Wednesday, December 29, 2021


Ink-Slinger Profiles by Alex Jay: Carl Ryman

(This profile is an update of the 2016 version.) 

Carl Ryman was born Carl Adolph Reimann Jr. on May 10, 1903, in Milwaukee, Wisconsin, according to his World War II draft card. Ryman’s birth name was found in his father’s biography in the book, German-American Artists in Early Milwaukee: A Biographical Dictionary (1997). 
Reimann, Carl A., b. 3-13-1873 in Milwaukee, d. 12-17-1937 in Milwaukee. Muralist, religious painter, and designer of stained glass windows whose name is sometimes given as Charles A.F. Reimann. The son of a Swiss immigrant father and German immigrant mother, Reimann grew up in Milwaukee and was educated in Lutheran schools. He was a pupil of Richard Lorenz and later studied at the Weimar Art School under Max Thedy (1858–1924)….Reimann’s name appears in Milwaukee city directories from 1891 until his death, his occupation being variously given as artist, designer, and craftsman in stained glass. His church decoration firm, the Carl A. Reimann Company, went under during the Depression….Reimann’s son, who spelled his name Carl Ryman, was a cartoonist and gag writer living in California.
The 1905 Wisconsin state census recorded Ryman and his parents in Milwaukee. 

In the 1910 U.S. Federal Census, Ryman, his parents and brother, George, lived at 844 Fourth Street in Milwaukee. Ryman’s father was producing art glass works.

The Milwaukee Journal, November 3, 1949, profiled Ryman and said he attended a Lutheran parochial school where he  was “drawing comics for the other kids in exchange for school supplies and candy.” He went to the Lutheran high school and “graduated from Northwestern college, Watertown, where he was welterweight boxing champion and a top swimmer.”

On September 11, 1918, Ryman’s father signed his World War I draft card which had his address as 914 Island Avenue, Milwaukee.

The 1920 census said Ryman was a Milwaukee resident at 168 Wright Street. The Journal said Ryman worked for his father as a stained glass artist and salesman. They also raised dogs. 

Ryman was married with three children in the 1930 census, which said Ryman was 21 years old when he married Edna. The family resided in Milwaukee at 1679 4th Street. Ryman was a designer of art glass. The 1933 Milwaukee city directory listed designer Ryman at 116 East Wright Street. He was a painter, at the same address, in the 1936 directory. The Great Depression ended his father’s stained glass business.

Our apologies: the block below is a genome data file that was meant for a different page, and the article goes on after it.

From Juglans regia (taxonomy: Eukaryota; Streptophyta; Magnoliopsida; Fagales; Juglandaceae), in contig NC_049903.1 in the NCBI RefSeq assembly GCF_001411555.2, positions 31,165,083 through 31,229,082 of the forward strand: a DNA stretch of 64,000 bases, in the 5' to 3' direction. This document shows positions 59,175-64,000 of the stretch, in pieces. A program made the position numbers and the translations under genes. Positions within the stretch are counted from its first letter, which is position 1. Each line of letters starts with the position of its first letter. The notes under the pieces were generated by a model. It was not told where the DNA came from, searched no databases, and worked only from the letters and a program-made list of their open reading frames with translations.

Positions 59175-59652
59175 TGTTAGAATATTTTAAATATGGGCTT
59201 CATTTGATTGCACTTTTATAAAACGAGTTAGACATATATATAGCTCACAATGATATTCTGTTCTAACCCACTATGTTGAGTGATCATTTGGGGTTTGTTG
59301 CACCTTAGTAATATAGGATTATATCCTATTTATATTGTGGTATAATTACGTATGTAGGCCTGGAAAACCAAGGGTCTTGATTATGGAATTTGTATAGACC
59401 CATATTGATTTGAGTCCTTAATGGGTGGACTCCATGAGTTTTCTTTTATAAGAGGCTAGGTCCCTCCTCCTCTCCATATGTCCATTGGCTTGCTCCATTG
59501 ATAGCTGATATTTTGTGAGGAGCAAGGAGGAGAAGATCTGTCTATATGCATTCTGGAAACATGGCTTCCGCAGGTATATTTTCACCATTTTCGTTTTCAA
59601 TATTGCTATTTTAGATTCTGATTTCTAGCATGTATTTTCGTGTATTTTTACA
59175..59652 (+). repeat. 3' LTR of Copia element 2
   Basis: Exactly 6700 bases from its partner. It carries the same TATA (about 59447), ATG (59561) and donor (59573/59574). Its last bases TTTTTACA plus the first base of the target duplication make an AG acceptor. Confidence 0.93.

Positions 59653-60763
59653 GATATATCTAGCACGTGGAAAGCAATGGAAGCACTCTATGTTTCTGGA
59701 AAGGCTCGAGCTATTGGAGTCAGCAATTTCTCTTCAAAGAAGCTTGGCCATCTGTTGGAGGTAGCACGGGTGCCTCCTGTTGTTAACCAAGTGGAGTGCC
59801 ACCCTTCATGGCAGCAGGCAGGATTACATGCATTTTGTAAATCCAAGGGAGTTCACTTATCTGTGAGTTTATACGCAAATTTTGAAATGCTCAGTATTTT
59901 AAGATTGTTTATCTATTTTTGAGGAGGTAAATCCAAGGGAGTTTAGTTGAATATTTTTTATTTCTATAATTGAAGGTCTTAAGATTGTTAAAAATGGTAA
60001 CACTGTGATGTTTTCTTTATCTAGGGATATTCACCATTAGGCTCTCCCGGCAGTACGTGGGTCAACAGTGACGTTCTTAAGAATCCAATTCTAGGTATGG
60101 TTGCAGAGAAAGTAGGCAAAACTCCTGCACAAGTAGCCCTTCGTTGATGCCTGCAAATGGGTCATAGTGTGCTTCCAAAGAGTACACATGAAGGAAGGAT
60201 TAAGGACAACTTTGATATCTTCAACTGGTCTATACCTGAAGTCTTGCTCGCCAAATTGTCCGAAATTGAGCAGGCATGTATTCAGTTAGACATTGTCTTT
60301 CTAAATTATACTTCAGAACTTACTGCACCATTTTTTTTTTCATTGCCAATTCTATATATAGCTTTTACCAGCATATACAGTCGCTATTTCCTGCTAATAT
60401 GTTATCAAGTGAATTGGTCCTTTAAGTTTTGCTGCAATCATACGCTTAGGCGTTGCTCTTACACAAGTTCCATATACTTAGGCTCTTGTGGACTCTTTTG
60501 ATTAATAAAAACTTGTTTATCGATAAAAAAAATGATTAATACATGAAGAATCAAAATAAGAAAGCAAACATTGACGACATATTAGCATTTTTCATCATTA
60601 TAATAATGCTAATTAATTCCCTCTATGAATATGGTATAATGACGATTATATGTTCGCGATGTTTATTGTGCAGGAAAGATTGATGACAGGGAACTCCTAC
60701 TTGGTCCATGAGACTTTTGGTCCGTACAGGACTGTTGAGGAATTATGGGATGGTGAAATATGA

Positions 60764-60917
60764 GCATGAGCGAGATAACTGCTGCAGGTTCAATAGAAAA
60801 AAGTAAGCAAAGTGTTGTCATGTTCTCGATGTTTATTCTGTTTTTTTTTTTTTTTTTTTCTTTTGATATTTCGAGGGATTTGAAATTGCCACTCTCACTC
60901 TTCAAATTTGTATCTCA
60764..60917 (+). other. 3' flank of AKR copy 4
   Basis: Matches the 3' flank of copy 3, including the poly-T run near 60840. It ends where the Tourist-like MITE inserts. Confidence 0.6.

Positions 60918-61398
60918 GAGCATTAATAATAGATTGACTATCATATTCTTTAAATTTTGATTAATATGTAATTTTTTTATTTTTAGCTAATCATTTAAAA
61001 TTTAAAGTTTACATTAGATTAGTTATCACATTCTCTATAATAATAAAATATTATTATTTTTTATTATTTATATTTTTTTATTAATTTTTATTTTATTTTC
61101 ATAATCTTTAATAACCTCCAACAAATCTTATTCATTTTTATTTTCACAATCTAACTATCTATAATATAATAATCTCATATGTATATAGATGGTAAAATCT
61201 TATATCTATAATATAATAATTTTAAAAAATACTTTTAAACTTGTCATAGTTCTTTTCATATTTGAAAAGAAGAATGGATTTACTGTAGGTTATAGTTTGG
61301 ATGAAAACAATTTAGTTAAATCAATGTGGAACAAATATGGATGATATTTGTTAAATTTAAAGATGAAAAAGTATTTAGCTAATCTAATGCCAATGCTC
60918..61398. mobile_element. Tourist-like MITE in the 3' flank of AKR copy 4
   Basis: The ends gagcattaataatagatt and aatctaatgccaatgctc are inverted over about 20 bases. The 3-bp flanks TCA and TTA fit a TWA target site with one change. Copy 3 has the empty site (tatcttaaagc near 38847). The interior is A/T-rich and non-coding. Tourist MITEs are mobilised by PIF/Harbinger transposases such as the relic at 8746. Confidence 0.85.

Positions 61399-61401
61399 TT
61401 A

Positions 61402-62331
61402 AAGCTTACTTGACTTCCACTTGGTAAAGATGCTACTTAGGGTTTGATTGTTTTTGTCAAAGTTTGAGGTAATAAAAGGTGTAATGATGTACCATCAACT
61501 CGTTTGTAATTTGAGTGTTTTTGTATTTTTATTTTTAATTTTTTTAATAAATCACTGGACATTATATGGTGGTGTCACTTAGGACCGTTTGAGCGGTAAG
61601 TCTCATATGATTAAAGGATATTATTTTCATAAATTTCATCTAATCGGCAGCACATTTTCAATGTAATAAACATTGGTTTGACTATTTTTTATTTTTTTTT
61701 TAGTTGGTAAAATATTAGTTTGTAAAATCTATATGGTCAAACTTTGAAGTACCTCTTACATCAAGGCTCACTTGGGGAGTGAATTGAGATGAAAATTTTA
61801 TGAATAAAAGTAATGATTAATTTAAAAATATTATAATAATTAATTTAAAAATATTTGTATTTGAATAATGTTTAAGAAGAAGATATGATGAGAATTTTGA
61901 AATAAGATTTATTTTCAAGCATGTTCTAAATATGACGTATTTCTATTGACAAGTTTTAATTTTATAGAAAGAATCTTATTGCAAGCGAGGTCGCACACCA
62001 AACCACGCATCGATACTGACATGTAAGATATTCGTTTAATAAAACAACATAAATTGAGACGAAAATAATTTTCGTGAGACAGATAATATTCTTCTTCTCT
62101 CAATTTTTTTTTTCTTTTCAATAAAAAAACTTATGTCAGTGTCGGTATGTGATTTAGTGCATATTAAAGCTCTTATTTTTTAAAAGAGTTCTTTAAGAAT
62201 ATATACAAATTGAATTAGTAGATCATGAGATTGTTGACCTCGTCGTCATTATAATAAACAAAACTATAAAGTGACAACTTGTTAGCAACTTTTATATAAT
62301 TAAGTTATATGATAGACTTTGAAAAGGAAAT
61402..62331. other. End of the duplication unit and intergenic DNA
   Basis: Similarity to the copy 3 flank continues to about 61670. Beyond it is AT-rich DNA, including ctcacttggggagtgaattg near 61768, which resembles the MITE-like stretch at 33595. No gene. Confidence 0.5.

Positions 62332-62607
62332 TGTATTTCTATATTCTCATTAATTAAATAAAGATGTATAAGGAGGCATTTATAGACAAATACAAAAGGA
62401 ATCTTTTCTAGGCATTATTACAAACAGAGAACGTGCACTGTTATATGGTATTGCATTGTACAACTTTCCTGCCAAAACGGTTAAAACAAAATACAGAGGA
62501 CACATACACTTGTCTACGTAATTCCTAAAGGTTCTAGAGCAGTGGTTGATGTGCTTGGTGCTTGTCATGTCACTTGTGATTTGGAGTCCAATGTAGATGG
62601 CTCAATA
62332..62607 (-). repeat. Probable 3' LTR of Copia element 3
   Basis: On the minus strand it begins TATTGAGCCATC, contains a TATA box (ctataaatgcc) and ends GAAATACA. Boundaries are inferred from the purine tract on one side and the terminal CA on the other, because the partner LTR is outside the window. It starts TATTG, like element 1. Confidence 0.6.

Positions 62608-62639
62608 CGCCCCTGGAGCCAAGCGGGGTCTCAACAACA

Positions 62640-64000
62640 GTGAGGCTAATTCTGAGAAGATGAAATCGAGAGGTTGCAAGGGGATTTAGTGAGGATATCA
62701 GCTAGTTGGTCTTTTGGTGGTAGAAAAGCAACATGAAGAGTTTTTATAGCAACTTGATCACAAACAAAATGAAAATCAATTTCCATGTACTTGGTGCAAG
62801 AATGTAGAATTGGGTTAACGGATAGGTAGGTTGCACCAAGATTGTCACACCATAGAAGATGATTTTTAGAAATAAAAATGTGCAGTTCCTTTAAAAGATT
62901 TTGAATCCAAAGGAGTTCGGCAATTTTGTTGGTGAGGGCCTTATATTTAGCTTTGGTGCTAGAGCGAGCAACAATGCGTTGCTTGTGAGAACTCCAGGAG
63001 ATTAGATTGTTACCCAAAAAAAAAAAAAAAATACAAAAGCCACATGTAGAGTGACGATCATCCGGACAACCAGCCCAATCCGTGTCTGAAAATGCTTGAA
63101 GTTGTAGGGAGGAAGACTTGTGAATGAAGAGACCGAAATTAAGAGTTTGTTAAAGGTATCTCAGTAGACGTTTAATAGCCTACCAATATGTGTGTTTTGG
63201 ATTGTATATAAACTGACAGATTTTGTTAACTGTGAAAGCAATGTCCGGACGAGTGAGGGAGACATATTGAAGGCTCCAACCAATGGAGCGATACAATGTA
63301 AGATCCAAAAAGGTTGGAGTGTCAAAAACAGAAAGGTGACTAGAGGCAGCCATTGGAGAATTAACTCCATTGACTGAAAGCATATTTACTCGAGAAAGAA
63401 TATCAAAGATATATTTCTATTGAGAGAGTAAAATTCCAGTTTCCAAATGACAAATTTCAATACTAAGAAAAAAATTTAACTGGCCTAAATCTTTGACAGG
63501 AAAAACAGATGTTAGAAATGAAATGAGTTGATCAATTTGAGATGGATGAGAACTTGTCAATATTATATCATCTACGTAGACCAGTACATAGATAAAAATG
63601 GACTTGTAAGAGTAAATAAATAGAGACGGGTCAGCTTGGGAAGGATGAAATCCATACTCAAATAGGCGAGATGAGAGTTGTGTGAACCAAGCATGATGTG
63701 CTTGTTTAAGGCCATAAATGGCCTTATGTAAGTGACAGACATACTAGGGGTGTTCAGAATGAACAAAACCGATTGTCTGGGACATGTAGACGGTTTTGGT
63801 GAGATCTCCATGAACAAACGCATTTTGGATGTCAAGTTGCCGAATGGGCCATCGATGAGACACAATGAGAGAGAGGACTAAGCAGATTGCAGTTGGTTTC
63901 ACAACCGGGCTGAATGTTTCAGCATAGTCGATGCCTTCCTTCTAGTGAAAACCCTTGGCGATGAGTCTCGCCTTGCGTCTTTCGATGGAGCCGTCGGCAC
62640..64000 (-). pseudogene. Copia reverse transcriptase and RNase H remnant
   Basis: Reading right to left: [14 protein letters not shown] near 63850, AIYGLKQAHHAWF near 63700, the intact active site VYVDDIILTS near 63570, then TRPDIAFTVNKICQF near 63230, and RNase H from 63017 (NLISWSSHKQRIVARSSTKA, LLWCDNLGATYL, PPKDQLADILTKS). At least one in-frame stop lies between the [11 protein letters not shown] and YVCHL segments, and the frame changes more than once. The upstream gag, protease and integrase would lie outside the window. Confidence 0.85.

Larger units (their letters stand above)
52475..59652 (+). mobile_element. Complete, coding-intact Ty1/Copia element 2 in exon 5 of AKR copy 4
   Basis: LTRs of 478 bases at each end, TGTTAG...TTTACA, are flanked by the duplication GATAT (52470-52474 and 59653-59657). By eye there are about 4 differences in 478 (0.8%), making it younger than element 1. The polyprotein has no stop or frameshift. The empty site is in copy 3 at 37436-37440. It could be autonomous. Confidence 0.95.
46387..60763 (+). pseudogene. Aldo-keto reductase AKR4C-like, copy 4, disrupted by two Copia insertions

According to the 1940 census, Ryman’s widow mother was the head of the household which was in Milwaukee at 116 East Wright Street. Ryman was the proprietor and designer of a stained glass studio. He had attended college for three years. 

The Journal said Ryman had been a taxicab driver, brewery worker, swimming pool attendant, tea salesman and gag writer. 

On February 14, 1942, Ryman signed his World War II draft card. HIs description was six feet, 150 pounds, with black hair and brown eyes. According to the Journal, Ryman was rejected for military service, and “worked as an inspector in a defense plant until 1944.”

The Journal said Ryman had a chronic throat ailment and sinus trouble, causing him to experience bouts with pneumonia. In 1944 he moved to Los Angeles, California, where he was, at different times, a stained glass worker and caretaker of a park. Ryman’s 1948 voter registration, at, said he was a Democrat who lived at 7015 St. Estaban Street in Los Angeles.

According to American Newspaper Comics (2012) Ryman produced the strip, Alfred, for the McClure Syndicate. Alfred debuted October 17, 1949 and ended in 1954. The Alfred character was created by Foster Humfreville who produced the panel, which was published in Collier’s magazine, beginning in 1941. Editor & Publisher, October 1, 1949, explained how Humfreville and Ryman produced Alfred
The gag-a-day strip ... is the outgrowth of a Collier’s panel drawn by Foster Humphreyville [sic] with Carl Ryman supplying the gags. Mr. Humphreyville relinquished the character to Gag Man Ryman and trained another artist who will draw the strip under Mr. Ryman’s direction. 
After leaving Alfred, Humfreville found work in advertising and the aerospace industry. 

Ryman was selling Alfred original art in Writer’s Digest, January 1953. 
“Alfred” Comic Strips. Genuine Originals of Nationally Syndicated Feature. $2. Three for $5. Carl Ryman, 1012 2nd St., Santa Monica, Calif.
The Catalog of Copyright Entries, Third Series, Volume 5, Parts 7–11A, Number 1, Works of Art, etc., January–June 1951, listed three cartoon characters by Ryman. The following year, Ryman and his wife, Edna, received copyrights on two cartoon characters

Ryman illustrated a BarcaLounger advertisement in the December 1952 issue of Esquire.

According to Ryman’s California voter registrations, he was a Republican who lived in Los Angeles at 1311-C 23rd Street in 1950, 1952. Santa Monica, California city directories, from 1952 to 1954, listed Ryman as a cartoonist who lived in the Fairmont Apartments at 1012 2nd Street, apartment 5. The 1958 directory said Ryman was a salesman with the Trans-Western Land & Investment Company in Los Angeles. In 1962, Republican Ryman was a Joshua Tree, California resident on Sunny Vista Road. 

The Journal, July 24, 1963, reported the passing of Ryman’s mother and said in part: 
…Mrs. Reimann, the former Sarah Geiger, died Monday of a heart attack at St. Mary’s hospital. She lived at 116 E. Wright st.

Her husband, who died in 1938, operated the Carl A. Reimann Co., which specialized in church decoration. Their son, Carl, jr., Joshua Tree, Calif., is a comic strip artist. His strip, “Alfred.” formerly appeared in The Milwaukee Journal Green Sheet….
Ryman passed away September 23, 1963, in San Bernardino County, according to the California Death Index. He was laid to rest at Westminster Memorial Park


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